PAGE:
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US Marine and Teenage Girl Accused of Selling LSD to Soldiers on Military Base

Ironically, military analysts have recently been floating the idea of using psychedelics to create super soldiers.



US Marine and Teenage Girl Arrested for Selling LSD to Soldiers on Military Base

(TMU) — An active member of the US Marines and a 19-year-old girl were both arrested for manufacturing and distributing LSD to members of the military and civilians in the area of Camp Lejeune in North Carolina.

23-year-old Andrew Christian Gray was arrested at Camp Lejeune while 19-year-old Allison Alexia Seely was arrested at her home in Jacksonville. It is not clear what the relationship between the two is, but a statement from the Onslow County Sheriff’s Office said that they are both connected to the same area in Jacksonville and were the only suspects of a joint investigation that the department carried out with the Naval Criminal Investigative Service.

Gray was charged with felony trafficking of LSD by sale, delivery, manufacturing, and possession, while Seely is facing additional charges including conspiracy to traffic LSD.

Both suspects are currently being held at the Onslow County Detention Center. Seely is being held on a $452,000 secured bond, while Gray is being held on a $404,000 secured bond.

Onslow County Sheriff’s OfficeInvestigative Services717 Court Street ∙Jacksonville, NC 28540(910) 455-3113RELEASE…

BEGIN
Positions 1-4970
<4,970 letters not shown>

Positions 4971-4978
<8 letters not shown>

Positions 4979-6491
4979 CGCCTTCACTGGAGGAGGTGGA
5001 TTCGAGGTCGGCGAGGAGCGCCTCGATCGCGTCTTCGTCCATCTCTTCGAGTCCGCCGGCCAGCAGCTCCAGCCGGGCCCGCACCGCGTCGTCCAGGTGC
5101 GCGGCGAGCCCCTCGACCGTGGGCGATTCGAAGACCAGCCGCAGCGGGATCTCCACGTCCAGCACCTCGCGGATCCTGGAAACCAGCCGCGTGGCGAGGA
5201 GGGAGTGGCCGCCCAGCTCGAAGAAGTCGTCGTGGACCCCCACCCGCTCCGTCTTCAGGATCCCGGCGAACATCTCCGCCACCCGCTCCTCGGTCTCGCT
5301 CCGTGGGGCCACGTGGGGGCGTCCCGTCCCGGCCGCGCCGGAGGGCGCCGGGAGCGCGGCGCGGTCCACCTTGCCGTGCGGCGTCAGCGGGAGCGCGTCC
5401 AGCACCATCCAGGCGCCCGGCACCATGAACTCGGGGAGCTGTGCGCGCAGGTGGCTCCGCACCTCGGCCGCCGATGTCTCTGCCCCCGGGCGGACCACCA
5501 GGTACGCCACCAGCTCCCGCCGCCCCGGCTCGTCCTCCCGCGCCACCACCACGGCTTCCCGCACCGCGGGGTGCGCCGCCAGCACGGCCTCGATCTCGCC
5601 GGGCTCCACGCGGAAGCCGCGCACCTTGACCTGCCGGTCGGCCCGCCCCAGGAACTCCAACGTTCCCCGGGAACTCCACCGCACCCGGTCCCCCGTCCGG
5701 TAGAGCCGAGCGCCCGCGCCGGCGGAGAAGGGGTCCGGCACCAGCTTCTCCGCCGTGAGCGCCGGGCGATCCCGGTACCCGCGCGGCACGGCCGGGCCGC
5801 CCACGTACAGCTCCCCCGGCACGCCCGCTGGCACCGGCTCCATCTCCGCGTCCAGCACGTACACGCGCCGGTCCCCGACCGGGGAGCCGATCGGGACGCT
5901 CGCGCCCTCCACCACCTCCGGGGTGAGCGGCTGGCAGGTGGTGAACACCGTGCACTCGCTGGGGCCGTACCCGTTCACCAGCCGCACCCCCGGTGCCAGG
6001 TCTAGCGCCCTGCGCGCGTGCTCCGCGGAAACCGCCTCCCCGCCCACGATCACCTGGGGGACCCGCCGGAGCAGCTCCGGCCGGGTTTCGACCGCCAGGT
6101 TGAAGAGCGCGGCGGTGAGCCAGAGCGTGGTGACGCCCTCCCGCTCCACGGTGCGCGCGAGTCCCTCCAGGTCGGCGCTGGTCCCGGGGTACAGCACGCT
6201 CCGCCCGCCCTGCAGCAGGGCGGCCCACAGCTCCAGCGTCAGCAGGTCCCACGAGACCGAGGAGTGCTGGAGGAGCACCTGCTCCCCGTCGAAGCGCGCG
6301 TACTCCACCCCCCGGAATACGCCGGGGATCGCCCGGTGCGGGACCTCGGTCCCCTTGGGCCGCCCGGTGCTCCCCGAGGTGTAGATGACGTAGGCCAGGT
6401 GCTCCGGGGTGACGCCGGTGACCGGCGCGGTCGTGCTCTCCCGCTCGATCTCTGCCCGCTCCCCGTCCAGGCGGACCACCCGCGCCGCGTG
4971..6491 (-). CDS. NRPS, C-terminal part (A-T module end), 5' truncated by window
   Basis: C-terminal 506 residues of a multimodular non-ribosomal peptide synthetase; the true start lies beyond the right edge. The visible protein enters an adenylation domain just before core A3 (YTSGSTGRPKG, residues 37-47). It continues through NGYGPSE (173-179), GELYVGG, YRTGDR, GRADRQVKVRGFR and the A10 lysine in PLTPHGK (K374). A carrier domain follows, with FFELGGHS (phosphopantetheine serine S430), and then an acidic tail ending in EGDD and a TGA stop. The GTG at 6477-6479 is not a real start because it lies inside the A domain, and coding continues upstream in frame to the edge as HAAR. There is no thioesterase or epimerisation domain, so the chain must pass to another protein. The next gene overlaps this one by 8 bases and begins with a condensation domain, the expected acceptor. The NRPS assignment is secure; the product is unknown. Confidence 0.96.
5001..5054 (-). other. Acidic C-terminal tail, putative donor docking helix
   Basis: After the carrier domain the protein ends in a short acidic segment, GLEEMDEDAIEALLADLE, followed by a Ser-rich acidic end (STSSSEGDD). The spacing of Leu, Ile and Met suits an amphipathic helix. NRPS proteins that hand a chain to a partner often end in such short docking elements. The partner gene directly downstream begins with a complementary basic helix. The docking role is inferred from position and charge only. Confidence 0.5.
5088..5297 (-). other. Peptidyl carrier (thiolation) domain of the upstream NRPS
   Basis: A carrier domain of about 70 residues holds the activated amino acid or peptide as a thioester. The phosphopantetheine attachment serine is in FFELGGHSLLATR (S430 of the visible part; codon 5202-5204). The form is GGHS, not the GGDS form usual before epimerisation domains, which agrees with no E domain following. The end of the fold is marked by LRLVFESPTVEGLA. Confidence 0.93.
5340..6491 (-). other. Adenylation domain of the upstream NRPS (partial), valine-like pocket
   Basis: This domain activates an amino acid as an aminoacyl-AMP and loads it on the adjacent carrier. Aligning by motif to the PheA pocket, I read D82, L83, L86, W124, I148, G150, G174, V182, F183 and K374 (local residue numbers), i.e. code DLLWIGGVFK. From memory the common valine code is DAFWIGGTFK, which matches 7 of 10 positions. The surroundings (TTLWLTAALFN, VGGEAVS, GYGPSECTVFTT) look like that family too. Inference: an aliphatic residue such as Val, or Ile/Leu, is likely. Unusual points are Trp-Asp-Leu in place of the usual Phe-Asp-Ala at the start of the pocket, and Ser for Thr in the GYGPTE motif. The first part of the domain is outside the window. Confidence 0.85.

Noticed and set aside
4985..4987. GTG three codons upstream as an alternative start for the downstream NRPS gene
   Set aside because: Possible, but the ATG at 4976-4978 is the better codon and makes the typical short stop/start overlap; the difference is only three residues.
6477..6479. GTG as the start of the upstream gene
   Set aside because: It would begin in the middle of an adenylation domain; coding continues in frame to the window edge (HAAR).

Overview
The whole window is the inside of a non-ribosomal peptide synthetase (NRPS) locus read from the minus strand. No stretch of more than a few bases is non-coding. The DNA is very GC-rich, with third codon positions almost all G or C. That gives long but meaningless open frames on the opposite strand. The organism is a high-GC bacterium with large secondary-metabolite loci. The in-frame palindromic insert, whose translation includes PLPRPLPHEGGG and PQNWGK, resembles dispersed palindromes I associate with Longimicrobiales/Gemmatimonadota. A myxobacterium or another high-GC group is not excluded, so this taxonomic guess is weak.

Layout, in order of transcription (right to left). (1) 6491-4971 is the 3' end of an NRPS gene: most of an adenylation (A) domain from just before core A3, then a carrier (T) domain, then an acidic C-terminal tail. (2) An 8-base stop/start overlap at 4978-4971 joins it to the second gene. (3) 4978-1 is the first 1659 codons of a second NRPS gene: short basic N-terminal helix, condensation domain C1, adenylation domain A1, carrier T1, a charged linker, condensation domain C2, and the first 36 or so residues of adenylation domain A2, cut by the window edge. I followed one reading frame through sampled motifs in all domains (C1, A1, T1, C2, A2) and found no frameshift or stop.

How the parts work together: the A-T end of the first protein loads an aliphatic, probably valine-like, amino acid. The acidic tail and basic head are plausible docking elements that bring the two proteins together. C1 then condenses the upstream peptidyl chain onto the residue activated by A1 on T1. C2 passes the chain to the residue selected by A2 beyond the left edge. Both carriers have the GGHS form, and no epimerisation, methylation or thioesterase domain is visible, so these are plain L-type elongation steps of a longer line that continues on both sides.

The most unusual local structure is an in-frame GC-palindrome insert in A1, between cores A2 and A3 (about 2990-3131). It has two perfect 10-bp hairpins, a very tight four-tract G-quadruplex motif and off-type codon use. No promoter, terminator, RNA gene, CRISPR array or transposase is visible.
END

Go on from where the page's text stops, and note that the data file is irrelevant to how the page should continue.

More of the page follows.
Posted by Onslow County Sheriff's Office on Tuesday, September 17, 2019

Ironically, military analysts have recently been floating the idea of using psychedelics to create super soldiers. A scholarly article published in the Marine Corps Gazette suggests that LSD could actually be used by soldiers to improve their performance in the same way that tech entrepreneurs have embraced microdosing.

The article, published by veteran intelligence officer Maj Emre Albayrak, suggests:

“The Marine Corps Intelligence, Surveillance, and Reconnaissance Enterprise (MCISRE) may gain an advantage over competitors in intelligence analysis, productivity, and efficiency if it utilizes the innovative cognitive benefits gained through microdosing with psychedelics, which scientists, Silicon Valley executives, disruptors, and biohackers have already harnessed.”

Ethical problems presented by ideas such as this have already played out during experimental projects like the notorious MK Ultra program, which unwittingly dosed soldiers, prisoners, and mental patients with psychedelics that were new and experimental at the time, including LSD.

Additionally, a “psychic spy unit” was established by Army intelligence at Fort Meade, Maryland, in the late 1970s, which involved similar experiments that were intended to create supersoldiers through psychedelics and other consciousness-altering methods. This unit eventually became the inspiration for book and movie, “The Men Who Stare At Goats.”

Psychedelics like LSD have also been shown to dissolve the ego and cause those who partake to become suspicious of tradition and authority. If this is the case, attempting to use these substances to enhance the abilities of soldiers could have the unintended consequence of forcing them to rethink their decision to join the military and go to war in the first place.

By John Vibes | Creative Commons |

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